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The waterfall model is a sequential design process, often used in software development processes, in which progress is seen as flowing steadily downwards (like a waterfall) through the phases of Conception, Initiation, Analysis, Design, Construction, Testing, Production/Implementation and Maintenance.
|Software development process|
|Activities and steps|
The waterfall development model originates in the manufacturing and construction industries: highly structured physical environments in which after-the-fact changes are prohibitively costly, if not impossible. Since no formal software development methodologies existed at the time, this hardware-oriented model was simply adapted for software development.
The first known presentation describing use of similar phases in software engineering was held by Herbert D. Benington at Symposium on advanced programming methods for digital computers on 29 June 1956. This presentation was about the development of software for SAGE. In 1983 the paper was republished with a foreword by Benington pointing out that the process was not in fact performed in strict top-down, but depended on a prototype.
The first formal description of the waterfall model is often cited as a 1970 article by Winston W. Royce, though Royce did not use the term "waterfall" in this article. Royce presented this model as an example of a flawed, non-working model. This, in fact, is how the term is generally used in writing about software development—to describe a critical view of a commonly used software development practice.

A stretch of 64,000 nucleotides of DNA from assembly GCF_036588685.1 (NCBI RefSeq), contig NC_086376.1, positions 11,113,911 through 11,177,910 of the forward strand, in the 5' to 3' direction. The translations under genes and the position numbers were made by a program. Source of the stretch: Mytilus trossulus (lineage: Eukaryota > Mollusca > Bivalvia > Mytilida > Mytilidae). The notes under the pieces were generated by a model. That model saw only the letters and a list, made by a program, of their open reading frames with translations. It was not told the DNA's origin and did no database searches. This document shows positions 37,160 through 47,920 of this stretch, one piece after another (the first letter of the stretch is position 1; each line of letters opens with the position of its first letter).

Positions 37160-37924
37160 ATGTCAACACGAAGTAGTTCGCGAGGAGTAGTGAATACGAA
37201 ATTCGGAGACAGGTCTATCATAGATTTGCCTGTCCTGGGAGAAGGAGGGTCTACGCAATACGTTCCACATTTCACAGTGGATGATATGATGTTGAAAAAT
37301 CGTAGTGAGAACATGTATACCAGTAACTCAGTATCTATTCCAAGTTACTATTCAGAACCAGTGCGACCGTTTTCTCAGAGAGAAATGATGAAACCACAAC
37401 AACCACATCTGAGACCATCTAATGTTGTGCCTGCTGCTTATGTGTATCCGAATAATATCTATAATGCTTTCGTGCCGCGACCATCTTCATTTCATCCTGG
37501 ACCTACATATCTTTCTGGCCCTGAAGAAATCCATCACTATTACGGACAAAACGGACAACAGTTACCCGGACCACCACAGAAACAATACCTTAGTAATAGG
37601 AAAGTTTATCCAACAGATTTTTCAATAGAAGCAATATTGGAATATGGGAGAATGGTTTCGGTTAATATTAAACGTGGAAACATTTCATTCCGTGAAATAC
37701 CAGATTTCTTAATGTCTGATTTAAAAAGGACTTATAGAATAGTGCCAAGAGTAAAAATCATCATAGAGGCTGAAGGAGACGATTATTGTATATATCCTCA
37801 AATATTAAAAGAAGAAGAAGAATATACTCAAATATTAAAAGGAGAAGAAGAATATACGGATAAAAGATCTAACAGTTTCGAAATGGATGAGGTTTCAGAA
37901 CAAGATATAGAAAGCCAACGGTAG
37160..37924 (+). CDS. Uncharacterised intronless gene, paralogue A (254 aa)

In Royce's original waterfall model, the following phases are followed in order:
Thus the waterfall model maintains that one should move to a phase only when its preceding phase is completed and perfected. However, there are various modified waterfall models (including Royce's final model) that may include slight or major variations on this process.
Time spent early in the software production cycle can lead to greater economy at later stages. McConnell shows that a bug found in the early stages (such as requirements specification or design) is cheaper in money, effort, and time, to fix than the same bug found later on in the process. To take an extreme example, if a program design turns out to be impossible to implement, it is easier to fix the design at the design stage than to realize months later, when program components are being integrated, that all the work done so far has to be scrapped because of a broken design.
This is the central idea behind Big Design Up Front and the waterfall model: time spent early on making sure requirements and design are correct saves you much time and effort later. Thus, the thinking of those who follow the waterfall process goes, make sure each phase is 100% complete and absolutely correct before you proceed to the next phase. Program requirements should be set in stone before design begins (otherwise work put into a design based on incorrect requirements is wasted). The program's design should be perfect before people begin to implement the design (otherwise they implement the wrong design and their work is wasted), etc.